Dim Sum

By Stephanie Smith, Nutrition student with Journalism focus

Every Wednesday Karen Jacobs EdD, OTR/L, CPE, FAOTA hosts the Sargent Choice Test Kitchen in Stuvi 2 Apt. 2302 from 8-11pm. She invites the BU community into her home to test new Sargent Choice recipes while we cook, drink tea, and play board games.

This week’s test kitchen was dedicated to Asian cuisine and culture: Dim Sum was on the menu. To be honest, I wasn’t all to familiar with what Dim Sum really was, before the test kitchen. I had gone to a restaurant in Chinatown for Dim Sum one time and really enjoyed it. The waiters and waitresses pushed carts around the crowded restaurant and as they passed by you would pick which dishes you wanted. It was an interesting experience, but I didn’t understand what Dim Sum really meant.

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When I was told we’d be making Dim Sum, I was pretty confused.

 

To me Dim Sum was more of an experience than a meal–one where people wheeled carts around for you to choose the food you wanted. Were we going to be making several different Chinese dishes all in one night?

I quickly realized that Dim Sum is actually a style of Cantonese food prepared as small plates or finger food-type dishes. That sure cleared things up. So we were gonna be making a small dish at the test kitchen. We’d be making pot stickers.

Pot stickers, or dumplings as they are often referred to as, originated in China and have since been adopted by many Asian cuisines, each made with different ingredients and different preparation methods. Pot stickers are usually stuffed with a meat filling, or often times with vegetables. At the test kitchen, we decided to go for vegetarian pot stickers, to be sure that everybody was able to enjoy the dish.

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There are also different preparation methods used to make pot stickers: boiling, steaming, or frying. We steamed the pot stickers using traditional steamer baskets over a pot of boiling water.

Karen and many of the test kitchen veterans had made this recipe before, so they knew it was going to taste great. But they also had quite a few recommendations on ways to make changes and fix things.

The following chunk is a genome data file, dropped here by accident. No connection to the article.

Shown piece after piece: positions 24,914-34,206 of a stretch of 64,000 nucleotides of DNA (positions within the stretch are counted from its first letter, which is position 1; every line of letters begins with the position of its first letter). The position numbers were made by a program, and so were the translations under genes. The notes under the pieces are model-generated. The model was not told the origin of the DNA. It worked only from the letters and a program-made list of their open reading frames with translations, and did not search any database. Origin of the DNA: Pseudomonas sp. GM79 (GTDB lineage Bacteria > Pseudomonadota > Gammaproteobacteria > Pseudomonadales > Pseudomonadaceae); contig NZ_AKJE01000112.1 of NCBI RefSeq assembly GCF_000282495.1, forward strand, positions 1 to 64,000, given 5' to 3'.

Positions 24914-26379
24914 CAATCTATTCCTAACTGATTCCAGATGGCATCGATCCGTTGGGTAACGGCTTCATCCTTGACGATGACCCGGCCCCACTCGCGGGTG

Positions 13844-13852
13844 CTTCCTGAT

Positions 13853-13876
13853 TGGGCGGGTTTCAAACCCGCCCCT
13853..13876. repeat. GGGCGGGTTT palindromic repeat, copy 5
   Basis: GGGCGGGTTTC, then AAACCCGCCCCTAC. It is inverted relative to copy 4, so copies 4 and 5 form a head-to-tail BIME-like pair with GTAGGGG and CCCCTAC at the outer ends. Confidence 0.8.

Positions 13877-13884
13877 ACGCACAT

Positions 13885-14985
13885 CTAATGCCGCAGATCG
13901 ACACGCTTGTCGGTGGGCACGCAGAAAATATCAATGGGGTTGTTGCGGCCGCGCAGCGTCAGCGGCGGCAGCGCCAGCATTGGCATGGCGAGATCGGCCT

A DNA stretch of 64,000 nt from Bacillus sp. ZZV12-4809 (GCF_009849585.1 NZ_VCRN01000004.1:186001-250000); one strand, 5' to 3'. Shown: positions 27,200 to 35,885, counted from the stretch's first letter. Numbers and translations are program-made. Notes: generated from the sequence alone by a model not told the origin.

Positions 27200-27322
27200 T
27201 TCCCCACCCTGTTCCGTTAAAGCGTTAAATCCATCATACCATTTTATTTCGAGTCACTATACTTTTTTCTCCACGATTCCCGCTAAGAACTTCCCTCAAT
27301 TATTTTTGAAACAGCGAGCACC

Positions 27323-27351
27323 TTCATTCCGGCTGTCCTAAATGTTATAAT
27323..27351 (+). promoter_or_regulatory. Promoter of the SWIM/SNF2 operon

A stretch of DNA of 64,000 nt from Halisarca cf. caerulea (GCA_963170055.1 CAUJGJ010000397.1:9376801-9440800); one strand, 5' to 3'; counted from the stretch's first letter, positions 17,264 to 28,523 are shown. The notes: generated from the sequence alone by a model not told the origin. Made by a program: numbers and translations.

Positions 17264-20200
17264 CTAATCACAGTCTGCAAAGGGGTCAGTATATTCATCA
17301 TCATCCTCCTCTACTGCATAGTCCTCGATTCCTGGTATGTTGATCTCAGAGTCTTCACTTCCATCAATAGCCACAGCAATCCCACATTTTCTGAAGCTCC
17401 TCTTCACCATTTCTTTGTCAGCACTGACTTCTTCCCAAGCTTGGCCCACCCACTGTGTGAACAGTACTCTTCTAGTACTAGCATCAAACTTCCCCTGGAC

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We changed a lot to this recipe, making it even simpler to make and easier to find and buy ingredients. Our first initial change was to make them without the rice. Karen and students agreed that the rice was just not necessary. As far as the other ingredients, we added only the vegetables and sesame oil. We combined the spinach, mushrooms, water chestnuts, ginger, garlic, and oil. We left out the cornstarch and eggs, though we were a bit weary about how everything would stay together without them, but we gave it a shot. And they turned out great!

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Karen also had some leftover frozen butternut squash from last week’s test kitchen, so we used that too and added some butternut squash to a few of the pot stickers. Those were a hit, too!

All in all, everyone loved the pot stickers and they were so simple to make since we reduced the number of ingredients. They were light and had a great balance of texture between the water chestnuts and the spinach and mushroom.

Pot stickers are traditionally dipped in soy sauce, which is what we did. But we did find that if you don’t dip into soy sauce, they lacked flavor and could have used a pinch of salt. It’s important to remember that soy sauce is high in sodium, so you wouldn’t need to add any additional salt if you were planning on dipping in soy sauce.

 

Sargent Choice Spinach Pot Stickers
Yield: 30 pot stickers
Ingredients
1 cup boiling water
1 (8 ounce) package dried shitake mushrooms
½ cup cooked brown, long-grain rice
1/3 cup finely chopped canned water chestnuts
1 tablespoon minced peeled gingerroot
1 teaspoon dark sesame oil
1 (10 ounce) package frozen chopped spinach, thawed, drained, and squeezed dry
1 garlic clove
Optional: ½ cup cooked brown, long-grain rice; 1 tablespoon cornstarch; 1 egg white

30 wonton wrappers
2 teaspoons cornstarch
1 cup water, divided

Directions
1. Combine boiling water and mushrooms in a bowl; cover and let stand 30 minutes. Drain; discard stems, and mince caps.
2. Combine mushroom caps, water chestnuts, cornstarch, gingerroot, sesame oil, spinach, egg white, and garlic. Stir well.
3. Spoon 1 tablespoon of filling mixture into center of each wrapper.
4. Moisten edges of wrapper with water, and bring 2 opposite corners to center and seal. Bring other two corners to center and seal. Pinch 4 edges together firmly to seal. Place pot stickers on a large baking sheet sprinkled with cornstarch. Cover loosely with a towel to keep them from drying out.

Nutrition Facts:
Per pot sticker

Calories: 60; Fat: 1 g; Saturated Fat: 0 g; Protein: 2 g; Carbohydrate: 11 g; Fiber: 1 g

 

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